Writing stories about everything

I have recently joined twitter.  I also joined linkedin (apologies to everyone who got the mass email invite) but I don’t really understand the point of it yet.  My boss at Tearfund asked me if I was tweeting about work, or The Ruby Dolls, or what.  Which is a question I asked myself before I started.  And it turns out the answer is YES.

I spent the first six years at Tearfund feeling like a fish out of water.  Flailing around wildly (on the inside).  And just in the last year or so I’ve reached a place where I’ve seen more connections between the disparate parts of my life.  The theatre-making.  The travelling.  The community-building.  The Jesus-following.  The fighting-poverty-and-injustice.  And while it might be easier to find my place in the twitter sphere (and, in fact, in the world) if I were only to blog about (or work for a living in) development, or churchey stuff, or theatre, I think I’d be less of myself.

So here’s to a life that doesn’t fit into categories.  And some current highlights:

Our mate Ash Barker is about to arrive for a visit!  He and his wife and kids live in the biggest slum in Bangkok and have done for about a decade.  Ash has written a book recently called Slum Life Rising: How to Enflesh Hope within a New Urban World, telling some of their story.  He recently finished a PhD on Christian ministry in slums.  For the first time in history most of us live in city, with 1/6 living in slums.  It raises huge questions for those of us who want to help bring transformation to the unjust structures of the world and see people released from poverty.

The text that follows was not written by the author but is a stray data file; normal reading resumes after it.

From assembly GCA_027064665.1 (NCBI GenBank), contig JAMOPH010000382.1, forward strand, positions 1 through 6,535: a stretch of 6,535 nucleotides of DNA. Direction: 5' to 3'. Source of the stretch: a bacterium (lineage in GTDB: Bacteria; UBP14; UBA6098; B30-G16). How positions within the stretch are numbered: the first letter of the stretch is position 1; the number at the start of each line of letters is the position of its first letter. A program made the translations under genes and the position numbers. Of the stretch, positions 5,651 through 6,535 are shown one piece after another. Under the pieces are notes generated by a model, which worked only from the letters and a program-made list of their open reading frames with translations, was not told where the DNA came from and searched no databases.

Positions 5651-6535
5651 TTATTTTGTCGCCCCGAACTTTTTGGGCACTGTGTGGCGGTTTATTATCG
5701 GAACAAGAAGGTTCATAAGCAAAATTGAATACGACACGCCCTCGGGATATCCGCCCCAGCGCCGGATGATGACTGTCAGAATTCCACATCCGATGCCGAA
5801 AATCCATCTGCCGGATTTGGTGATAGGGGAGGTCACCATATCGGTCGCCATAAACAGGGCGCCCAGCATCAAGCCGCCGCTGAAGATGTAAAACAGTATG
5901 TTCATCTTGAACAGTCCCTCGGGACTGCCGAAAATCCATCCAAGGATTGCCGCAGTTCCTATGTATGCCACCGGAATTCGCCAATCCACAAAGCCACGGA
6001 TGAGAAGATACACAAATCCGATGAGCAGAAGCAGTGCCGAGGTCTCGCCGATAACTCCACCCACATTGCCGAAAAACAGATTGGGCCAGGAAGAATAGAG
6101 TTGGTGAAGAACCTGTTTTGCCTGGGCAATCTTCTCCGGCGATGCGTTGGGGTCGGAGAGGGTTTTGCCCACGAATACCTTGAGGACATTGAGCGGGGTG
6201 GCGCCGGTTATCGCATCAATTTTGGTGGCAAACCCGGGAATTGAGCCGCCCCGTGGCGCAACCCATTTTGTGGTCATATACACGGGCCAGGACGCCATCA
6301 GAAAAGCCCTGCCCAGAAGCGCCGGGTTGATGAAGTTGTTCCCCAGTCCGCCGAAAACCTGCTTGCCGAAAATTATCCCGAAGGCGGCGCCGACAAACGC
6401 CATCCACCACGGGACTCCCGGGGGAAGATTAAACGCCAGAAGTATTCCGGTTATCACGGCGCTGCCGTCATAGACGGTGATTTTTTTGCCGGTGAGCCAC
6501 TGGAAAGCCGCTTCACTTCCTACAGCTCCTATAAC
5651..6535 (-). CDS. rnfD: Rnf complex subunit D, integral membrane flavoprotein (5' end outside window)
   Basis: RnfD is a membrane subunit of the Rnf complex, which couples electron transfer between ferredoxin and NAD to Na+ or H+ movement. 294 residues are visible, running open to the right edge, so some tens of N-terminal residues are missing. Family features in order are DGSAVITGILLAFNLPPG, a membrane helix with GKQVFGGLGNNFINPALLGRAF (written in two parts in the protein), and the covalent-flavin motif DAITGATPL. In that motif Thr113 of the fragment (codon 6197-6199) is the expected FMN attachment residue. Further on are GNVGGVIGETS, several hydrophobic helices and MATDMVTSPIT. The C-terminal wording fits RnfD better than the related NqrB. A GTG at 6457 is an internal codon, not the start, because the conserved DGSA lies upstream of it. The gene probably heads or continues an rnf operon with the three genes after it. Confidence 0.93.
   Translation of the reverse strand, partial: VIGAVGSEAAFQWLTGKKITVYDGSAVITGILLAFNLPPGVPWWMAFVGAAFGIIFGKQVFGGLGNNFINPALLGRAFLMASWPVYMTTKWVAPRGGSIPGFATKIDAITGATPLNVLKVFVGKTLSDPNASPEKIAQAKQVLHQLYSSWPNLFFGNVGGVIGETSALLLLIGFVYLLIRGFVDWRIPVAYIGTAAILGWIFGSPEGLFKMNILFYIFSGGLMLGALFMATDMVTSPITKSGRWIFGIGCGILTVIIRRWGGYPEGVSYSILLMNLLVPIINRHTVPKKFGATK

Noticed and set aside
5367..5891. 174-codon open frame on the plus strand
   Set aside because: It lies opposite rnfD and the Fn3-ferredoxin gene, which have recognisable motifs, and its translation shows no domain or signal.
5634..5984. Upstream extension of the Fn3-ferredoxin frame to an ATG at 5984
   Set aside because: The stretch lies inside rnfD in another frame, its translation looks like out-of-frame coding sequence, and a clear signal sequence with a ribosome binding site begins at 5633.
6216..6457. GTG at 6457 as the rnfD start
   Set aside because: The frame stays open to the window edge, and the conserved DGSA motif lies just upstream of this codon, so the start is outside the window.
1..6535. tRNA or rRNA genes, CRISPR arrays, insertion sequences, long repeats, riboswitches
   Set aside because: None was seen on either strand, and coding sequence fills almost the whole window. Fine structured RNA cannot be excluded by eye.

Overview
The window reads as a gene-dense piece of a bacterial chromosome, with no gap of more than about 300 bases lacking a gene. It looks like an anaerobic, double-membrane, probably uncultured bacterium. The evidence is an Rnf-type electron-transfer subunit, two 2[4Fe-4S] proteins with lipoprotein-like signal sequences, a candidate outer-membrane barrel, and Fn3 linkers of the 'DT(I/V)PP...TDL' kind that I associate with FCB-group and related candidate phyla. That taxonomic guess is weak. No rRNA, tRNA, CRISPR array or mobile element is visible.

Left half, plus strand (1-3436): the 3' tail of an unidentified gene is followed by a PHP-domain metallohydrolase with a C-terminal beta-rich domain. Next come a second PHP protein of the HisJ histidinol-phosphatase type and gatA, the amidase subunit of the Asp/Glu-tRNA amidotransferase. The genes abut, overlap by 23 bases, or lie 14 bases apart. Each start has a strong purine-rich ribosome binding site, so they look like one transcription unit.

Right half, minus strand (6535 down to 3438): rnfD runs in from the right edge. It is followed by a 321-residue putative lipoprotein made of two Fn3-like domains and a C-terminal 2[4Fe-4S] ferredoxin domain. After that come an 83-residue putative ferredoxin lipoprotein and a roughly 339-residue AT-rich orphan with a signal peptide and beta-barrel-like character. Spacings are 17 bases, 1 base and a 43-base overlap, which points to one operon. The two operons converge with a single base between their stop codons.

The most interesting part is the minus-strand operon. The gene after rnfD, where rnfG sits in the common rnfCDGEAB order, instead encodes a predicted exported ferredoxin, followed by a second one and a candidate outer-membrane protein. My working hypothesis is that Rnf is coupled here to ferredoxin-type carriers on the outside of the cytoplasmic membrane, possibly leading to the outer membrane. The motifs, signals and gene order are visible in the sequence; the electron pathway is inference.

One of my favourite stories of those is about a woman called Poo.  She is part of their slum community in Klong Toey, and Ash’s team helped her to set up a cookery business, now recommended by trip advisor and many other sites.  She even has a book, with the same name as the business: Cooking with Poo!  Some of the story is on the website.  I am SO EXCITED because we’re off to visit them in Bangkok soon (will come back with a film, I promise) and I’m going to learn to cook with Poo. Brilliant.